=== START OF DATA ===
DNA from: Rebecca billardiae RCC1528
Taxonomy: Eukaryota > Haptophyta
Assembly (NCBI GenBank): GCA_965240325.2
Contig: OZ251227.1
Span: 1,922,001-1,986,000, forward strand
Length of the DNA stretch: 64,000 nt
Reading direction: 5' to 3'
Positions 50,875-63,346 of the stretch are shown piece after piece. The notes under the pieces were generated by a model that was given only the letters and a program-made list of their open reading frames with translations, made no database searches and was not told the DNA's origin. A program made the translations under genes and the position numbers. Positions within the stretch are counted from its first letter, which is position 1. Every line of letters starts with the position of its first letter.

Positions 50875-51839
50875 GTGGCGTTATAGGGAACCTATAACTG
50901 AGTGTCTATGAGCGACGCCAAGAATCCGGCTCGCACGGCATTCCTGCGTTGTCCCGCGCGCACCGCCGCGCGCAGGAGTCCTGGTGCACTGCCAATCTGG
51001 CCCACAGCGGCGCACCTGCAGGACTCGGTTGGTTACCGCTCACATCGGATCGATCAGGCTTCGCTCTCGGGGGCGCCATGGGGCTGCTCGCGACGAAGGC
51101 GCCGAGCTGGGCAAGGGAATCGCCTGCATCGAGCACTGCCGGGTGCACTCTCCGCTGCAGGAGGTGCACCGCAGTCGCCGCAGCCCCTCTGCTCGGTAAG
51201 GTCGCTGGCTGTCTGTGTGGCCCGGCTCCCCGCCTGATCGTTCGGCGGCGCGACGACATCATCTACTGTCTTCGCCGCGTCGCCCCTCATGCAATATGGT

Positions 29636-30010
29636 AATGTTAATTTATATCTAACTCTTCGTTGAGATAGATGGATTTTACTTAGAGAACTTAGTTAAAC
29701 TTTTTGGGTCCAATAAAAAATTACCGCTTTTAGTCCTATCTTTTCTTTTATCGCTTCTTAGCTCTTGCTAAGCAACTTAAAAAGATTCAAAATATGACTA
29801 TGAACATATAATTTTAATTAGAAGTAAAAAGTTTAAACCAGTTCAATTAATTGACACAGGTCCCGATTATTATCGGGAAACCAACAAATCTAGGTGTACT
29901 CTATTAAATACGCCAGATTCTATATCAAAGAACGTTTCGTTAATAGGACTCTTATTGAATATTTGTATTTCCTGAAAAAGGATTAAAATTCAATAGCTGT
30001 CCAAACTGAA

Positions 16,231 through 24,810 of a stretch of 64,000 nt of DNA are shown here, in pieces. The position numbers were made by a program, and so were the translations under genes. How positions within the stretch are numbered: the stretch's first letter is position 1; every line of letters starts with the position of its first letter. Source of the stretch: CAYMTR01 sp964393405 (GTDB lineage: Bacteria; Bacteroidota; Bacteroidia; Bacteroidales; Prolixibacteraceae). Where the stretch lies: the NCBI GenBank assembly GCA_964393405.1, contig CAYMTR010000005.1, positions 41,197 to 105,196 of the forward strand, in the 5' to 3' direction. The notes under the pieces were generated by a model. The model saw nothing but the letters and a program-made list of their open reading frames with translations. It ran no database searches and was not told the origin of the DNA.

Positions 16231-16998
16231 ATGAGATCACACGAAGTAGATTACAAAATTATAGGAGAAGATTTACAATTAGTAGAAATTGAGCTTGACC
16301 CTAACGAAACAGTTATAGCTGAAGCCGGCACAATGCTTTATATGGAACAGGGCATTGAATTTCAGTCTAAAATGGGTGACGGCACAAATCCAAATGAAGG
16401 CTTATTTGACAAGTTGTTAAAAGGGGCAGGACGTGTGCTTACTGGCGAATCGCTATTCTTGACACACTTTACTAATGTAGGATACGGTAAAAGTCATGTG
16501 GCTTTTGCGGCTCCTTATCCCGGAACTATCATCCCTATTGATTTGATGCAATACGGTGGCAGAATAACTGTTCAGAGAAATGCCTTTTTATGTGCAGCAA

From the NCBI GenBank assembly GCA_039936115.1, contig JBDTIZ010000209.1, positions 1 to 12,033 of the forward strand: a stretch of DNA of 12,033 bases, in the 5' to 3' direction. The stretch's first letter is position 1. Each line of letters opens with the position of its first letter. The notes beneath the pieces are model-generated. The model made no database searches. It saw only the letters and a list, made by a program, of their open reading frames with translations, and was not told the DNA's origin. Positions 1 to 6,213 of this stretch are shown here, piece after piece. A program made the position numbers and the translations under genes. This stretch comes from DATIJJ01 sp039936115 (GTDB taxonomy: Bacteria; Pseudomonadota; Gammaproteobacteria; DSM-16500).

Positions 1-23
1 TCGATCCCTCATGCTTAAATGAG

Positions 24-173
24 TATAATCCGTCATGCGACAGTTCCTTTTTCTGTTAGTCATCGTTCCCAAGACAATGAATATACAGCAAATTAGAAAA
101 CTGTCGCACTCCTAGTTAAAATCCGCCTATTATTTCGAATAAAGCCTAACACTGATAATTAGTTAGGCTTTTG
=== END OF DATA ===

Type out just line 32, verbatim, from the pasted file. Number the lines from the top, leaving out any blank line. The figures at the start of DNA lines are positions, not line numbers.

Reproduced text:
101 CTGTCGCACTCCTAGTTAAAATCCGCCTATTATTTCGAATAAAGCCTAACACTGATAATTAGTTAGGCTTTTG